When I complained to one of my friends back in California about how tired I was of the cuisine, she was shocked and upset. “Anthony Bourdain went to Peru and all of the food he ate looked GREAT!” she exclaimed. But Craig and I, unlike Mr. Bourdain, have much tighter purse strings. If we could, combined, eat for less than $20/day, we were within budget. Therefore, the types of restaurants that Mr. Bourdain could afford, we could not. Marcelo Batata, for instance, had main courses that cost as much as $14… which might sound incredibly cheap to you all back home, but in Peru, this was out of our price range.

And there’s the kicker. When Craig and I are in a cheap country, like Peru, our budget goes WAY down. We can’t think about the costs of meals in the same way as we did back home because if we did, our trip wouldn’t last very long. Thus $14 each for one meal, while totally doable back in Seattle, is way way too much down here. And yes, there is street food, but a lot of it is dicey and not very nutritious.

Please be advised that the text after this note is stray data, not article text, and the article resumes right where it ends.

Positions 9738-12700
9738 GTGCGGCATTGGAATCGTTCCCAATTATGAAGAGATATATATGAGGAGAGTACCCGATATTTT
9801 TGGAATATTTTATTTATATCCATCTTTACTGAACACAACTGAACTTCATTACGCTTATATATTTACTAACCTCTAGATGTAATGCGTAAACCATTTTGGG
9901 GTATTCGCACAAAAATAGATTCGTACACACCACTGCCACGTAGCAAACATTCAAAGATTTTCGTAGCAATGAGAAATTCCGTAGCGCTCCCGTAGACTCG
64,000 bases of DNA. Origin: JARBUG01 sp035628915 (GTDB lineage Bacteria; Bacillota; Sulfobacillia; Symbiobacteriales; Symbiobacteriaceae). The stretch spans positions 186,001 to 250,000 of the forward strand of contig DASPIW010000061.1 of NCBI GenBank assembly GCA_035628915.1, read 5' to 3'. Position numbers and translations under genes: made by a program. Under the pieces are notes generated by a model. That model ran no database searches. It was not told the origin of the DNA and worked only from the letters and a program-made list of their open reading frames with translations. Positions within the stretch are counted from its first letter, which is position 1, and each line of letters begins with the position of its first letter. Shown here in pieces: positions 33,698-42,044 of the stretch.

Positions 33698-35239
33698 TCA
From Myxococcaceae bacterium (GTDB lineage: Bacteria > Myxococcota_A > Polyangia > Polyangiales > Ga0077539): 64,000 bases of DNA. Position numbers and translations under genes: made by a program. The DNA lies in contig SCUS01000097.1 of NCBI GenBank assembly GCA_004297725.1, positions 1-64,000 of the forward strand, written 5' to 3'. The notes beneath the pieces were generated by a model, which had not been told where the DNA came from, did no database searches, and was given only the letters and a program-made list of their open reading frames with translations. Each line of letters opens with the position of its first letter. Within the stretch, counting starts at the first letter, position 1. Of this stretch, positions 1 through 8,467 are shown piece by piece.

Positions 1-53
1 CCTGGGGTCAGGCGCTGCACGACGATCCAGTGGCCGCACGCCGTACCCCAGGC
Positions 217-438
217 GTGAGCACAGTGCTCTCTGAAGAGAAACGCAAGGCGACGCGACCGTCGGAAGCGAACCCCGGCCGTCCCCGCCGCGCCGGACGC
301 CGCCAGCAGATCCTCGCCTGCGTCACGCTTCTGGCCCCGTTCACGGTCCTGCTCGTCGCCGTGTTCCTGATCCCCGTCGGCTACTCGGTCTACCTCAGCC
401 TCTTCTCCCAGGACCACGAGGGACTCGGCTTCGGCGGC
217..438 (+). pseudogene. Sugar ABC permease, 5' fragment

The downside to having a budget, of course, is the inevitable boredom that happens with the limited things we can cook in hostel kitchens, and the limited choices for cheap eating.

We made gyozas one night, since wonton wrappers are readily available. They turned out pretty well!

The other downside is that nothing tasted the way I thought it would taste. Even ketchup doesn’t taste the same down here. Mayonnaise has a slight lime twist (which I actually enjoy sometimes). If I ordered sopa wonton from a Chifa (Chinese-Peruvian restaurant), the “wontons” weren’t filled with anything… they were just empty wonton wrappers. Spaghetti sauces were always strangely sweet, guacamole strangely sour. There were many instances where I got excited about my order, thinking it would taste the way it tastes in the States, and then be disappointed when it was only a distant cousin of what I thought it would be.